Nick Clegg the movie: Channel 4 to air Coalition drama showing Lib Dem leader's rise

    Nick Clegg the movie

    Channel 4 to air Coalition drama showing Lib Dem leader's rise
    Philip Larkin: Misogynist, racist, miserable? Or caring, playful man who lived for others?

    Philip Larkin: What will survive of him?

    Larkin's reputation has taken a knocking. But a new book by James Booth argues that the poet was affectionate, witty, entertaining and kind, as hitherto unseen letters, sketches and 'selfies' reveal
    Madame Tussauds has shown off its Beyoncé waxwork in Regent's Park - but why is the tourist attraction still pulling in the crowds?

    Waxing lyrical

    Madame Tussauds has shown off its Beyoncé waxwork in Regent's Park - but why is the tourist attraction still pulling in the crowds?
    Texas forensic astronomer finally pinpoints the exact birth of impressionism

    Revealed (to the minute)

    The precise time when impressionism was born
    From slow-roasted to sugar-cured: how to make the most of the British tomato season

    Make the most of British tomatoes

    The British crop is at its tastiest and most abundant. Sudi Pigott shares her favourite recipes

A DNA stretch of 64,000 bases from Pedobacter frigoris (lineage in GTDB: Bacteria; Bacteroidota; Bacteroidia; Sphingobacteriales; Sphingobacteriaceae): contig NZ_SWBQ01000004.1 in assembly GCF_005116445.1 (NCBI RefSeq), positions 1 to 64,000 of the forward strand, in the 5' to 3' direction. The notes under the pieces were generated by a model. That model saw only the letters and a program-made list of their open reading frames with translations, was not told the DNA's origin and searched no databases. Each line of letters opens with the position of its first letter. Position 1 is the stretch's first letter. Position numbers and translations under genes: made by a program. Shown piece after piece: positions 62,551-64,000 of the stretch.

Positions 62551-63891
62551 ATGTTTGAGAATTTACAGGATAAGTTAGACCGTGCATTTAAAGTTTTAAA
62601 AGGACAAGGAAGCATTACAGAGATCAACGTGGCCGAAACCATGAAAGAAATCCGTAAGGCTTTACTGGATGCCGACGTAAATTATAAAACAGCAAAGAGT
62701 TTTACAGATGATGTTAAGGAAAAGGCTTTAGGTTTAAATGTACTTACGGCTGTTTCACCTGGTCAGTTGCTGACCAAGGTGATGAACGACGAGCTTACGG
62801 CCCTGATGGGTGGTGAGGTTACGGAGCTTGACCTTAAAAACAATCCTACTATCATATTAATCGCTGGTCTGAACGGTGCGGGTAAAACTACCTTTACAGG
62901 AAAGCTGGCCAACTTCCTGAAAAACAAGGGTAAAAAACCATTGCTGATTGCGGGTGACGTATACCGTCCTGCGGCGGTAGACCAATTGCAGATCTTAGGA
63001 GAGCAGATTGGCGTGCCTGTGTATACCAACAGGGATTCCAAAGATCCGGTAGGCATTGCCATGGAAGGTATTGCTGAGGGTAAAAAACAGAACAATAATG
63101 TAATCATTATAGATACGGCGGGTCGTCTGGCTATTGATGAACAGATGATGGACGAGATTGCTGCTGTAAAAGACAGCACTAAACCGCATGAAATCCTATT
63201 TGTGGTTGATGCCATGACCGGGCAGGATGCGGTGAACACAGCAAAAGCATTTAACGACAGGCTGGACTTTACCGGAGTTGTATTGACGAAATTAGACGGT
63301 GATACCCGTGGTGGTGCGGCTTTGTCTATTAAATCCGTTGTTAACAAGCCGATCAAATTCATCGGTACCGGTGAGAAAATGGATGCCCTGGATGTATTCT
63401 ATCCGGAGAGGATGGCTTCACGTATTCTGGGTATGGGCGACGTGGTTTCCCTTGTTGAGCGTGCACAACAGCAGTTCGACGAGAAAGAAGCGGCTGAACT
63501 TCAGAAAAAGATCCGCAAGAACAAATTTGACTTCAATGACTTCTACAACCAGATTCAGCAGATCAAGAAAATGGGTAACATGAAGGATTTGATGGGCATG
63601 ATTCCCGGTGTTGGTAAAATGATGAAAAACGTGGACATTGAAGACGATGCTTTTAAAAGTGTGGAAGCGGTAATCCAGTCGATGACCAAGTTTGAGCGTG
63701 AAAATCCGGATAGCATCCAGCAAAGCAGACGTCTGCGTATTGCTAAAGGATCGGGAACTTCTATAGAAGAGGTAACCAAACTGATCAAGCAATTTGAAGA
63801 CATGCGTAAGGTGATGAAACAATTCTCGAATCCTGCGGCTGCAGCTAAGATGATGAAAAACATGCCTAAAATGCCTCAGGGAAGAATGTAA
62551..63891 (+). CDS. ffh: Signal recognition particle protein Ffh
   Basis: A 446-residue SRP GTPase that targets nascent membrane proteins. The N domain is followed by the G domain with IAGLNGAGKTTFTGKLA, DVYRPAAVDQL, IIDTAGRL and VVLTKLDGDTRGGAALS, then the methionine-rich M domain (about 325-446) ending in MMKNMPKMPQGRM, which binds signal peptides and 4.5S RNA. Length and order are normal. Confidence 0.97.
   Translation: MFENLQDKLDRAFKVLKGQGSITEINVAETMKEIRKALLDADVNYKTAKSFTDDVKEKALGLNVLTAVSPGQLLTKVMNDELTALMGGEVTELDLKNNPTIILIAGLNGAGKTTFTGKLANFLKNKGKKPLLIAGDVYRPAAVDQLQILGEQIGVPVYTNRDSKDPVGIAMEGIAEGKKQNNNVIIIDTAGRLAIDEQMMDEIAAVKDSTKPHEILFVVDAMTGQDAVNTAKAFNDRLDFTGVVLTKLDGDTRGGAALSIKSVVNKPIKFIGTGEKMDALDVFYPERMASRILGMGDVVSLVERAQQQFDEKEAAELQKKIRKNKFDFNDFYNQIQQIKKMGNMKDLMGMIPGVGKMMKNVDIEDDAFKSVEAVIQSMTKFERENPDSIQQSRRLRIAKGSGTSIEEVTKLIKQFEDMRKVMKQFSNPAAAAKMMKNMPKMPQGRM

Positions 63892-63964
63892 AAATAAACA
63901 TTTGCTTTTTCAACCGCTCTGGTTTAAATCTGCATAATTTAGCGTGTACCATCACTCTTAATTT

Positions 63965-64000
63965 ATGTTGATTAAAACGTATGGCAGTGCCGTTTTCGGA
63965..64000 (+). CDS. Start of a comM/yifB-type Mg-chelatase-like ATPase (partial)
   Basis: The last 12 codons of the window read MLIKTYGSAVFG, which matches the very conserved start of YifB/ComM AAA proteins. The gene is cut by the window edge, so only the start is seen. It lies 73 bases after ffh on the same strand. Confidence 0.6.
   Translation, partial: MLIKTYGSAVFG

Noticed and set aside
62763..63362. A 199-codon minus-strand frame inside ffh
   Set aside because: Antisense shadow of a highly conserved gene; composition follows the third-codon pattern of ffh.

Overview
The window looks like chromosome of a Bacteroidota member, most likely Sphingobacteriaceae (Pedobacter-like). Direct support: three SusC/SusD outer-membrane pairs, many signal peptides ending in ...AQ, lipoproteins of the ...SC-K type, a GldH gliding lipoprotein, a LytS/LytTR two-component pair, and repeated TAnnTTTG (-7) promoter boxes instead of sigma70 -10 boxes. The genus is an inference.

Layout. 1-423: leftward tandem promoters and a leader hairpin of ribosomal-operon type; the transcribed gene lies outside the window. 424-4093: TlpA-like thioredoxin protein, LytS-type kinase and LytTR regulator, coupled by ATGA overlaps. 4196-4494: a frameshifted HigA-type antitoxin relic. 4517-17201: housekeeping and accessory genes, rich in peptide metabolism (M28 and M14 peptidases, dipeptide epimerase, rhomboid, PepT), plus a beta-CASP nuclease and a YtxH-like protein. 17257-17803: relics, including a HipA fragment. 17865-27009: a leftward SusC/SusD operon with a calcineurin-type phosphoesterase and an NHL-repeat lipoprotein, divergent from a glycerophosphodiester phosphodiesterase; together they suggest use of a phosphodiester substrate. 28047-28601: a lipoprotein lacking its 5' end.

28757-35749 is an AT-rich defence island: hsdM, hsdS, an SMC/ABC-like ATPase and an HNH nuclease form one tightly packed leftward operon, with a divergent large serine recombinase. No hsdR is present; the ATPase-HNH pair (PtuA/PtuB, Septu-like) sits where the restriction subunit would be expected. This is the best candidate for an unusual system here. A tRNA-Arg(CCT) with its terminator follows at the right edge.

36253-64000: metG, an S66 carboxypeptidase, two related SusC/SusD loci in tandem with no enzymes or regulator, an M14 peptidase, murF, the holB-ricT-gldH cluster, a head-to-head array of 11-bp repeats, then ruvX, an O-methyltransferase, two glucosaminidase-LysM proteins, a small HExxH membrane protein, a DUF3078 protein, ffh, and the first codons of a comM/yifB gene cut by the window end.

10 best men's skincare products

    Face it: 10 best men's skincare products

    Oscar Quine cleanses, tones and moisturises to find skin-savers blokes will be proud to display on the bathroom shelf
    Malky Mackay allegations: Malky Mackay, Iain Moody and another grim day for English football

    Mackay, Moody and another grim day for English football

    The latest shocking claims do nothing to dispel the image that some in the game on these shores exist in a time warp, laments Sam Wallace
    La Liga analysis: Will Barcelona's hopes go out of the window?

    Will Barcelona's hopes go out of the window?

    Pete Jenson starts his preview of the Spanish season, which begins on Saturday, by explaining how Fifa’s transfer ban will affect the Catalans
    Middle East crisis: We know all too much about the cruelty of Isis – but all too little about who they are

    We know all too much about the cruelty of Isis – but all too little about who they are

    Now Obama has seen the next US reporter to be threatened with beheading, will he blink, asks Robert Fisk
    Neanderthals lived alongside humans for centuries, latest study shows

    Final resting place of our Neanderthal neighbours revealed

    Bones dated to 40,000 years ago show species may have died out in Belgium species co-existed
    Scottish independence: The new Scots who hold fate of the UK in their hands

    The new Scots who hold fate of the UK in their hands

    Scotland’s immigrants are as passionate about the future of their adopted nation as anyone else
    Britain's ugliest buildings: Which monstrosities should be nominated for the Dead Prize?

    Blight club: Britain's ugliest buildings

    Following the architect Cameron Sinclair's introduction of the Dead Prize, an award for ugly buildings, John Rentoul reflects on some of the biggest blots on the UK landscape